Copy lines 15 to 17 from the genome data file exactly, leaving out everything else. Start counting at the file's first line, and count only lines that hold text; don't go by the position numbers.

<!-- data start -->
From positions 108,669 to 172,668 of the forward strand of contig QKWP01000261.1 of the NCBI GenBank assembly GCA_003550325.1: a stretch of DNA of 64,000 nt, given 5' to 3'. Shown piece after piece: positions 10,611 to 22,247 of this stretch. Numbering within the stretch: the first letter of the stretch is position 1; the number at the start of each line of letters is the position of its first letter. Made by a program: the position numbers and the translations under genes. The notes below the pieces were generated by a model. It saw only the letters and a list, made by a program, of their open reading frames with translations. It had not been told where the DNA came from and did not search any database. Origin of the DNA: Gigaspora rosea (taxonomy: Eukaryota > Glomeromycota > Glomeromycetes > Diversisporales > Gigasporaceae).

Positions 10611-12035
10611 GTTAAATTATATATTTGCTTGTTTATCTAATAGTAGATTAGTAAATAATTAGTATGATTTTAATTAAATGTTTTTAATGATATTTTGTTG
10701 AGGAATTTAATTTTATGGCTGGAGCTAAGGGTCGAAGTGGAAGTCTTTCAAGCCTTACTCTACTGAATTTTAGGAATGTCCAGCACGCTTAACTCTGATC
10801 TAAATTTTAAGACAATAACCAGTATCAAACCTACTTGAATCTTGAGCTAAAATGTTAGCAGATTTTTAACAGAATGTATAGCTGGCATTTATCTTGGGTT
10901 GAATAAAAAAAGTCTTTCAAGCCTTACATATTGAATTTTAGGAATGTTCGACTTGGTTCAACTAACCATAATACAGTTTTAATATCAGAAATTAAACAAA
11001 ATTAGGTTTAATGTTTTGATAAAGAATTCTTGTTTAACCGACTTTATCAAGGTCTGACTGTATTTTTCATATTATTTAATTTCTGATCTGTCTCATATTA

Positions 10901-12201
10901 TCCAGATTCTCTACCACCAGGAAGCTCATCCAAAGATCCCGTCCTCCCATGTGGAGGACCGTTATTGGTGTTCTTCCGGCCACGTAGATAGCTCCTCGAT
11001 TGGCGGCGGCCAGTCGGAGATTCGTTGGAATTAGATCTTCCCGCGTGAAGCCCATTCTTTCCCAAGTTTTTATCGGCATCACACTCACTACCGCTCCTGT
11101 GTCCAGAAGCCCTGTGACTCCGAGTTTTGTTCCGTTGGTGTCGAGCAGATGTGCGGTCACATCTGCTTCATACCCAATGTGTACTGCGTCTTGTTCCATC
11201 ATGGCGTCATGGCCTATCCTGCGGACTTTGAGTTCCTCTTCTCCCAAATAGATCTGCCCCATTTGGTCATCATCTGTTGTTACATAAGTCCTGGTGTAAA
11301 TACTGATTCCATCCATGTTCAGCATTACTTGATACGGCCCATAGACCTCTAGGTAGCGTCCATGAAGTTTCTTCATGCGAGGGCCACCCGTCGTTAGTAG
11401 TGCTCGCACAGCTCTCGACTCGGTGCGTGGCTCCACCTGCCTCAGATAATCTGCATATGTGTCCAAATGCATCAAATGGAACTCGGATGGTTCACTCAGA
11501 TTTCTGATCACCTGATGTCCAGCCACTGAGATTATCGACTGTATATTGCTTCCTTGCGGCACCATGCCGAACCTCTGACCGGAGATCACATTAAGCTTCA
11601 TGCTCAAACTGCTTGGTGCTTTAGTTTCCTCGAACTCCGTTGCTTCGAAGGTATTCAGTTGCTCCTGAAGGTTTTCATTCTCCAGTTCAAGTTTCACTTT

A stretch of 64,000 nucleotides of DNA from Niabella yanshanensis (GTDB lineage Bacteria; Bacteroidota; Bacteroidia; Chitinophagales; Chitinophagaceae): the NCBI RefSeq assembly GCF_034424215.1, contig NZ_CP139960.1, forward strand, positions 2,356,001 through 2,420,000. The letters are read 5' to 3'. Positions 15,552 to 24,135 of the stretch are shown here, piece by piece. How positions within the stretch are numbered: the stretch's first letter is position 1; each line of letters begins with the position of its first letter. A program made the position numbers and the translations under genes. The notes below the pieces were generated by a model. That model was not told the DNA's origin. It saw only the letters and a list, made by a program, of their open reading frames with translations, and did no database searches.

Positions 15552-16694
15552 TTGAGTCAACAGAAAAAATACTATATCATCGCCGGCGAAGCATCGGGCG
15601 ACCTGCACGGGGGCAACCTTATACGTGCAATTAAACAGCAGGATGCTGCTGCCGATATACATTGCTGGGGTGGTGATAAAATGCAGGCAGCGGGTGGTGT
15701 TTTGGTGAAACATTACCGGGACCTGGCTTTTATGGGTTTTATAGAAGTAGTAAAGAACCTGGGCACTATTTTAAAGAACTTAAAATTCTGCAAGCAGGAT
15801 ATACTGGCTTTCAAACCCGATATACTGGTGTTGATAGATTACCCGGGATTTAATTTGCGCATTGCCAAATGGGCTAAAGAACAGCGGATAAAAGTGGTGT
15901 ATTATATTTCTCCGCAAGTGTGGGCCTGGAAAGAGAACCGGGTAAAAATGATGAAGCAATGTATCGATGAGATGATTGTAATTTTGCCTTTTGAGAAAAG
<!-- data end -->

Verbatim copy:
11501 TTTCTGATCACCTGATGTCCAGCCACTGAGATTATCGACTGTATATTGCTTCCTTGCGGCACCATGCCGAACCTCTGACCGGAGATCACATTAAGCTTCA
11601 TGCTCAAACTGCTTGGTGCTTTAGTTTCCTCGAACTCCGTTGCTTCGAAGGTATTCAGTTGCTCCTGAAGGTTTTCATTCTCCAGTTCAAGTTTCACTTT

A stretch of 64,000 nucleotides of DNA from Niabella yanshanensis (GTDB lineage Bacteria; Bacteroidota; Bacteroidia; Chitinophagales; Chitinophagaceae): the NCBI RefSeq assembly GCF_034424215.1, contig NZ_CP139960.1, forward strand, positions 2,356,001 through 2,420,000. The letters are read 5' to 3'. Positions 15,552 to 24,135 of the stretch are shown here, piece by piece. How positions within the stretch are numbered: the stretch's first letter is position 1; each line of letters begins with the position of its first letter. A program made the position numbers and the translations under genes. The notes below the pieces were generated by a model. That model was not told the DNA's origin. It saw only the letters and a list, made by a program, of their open reading frames with translations, and did no database searches.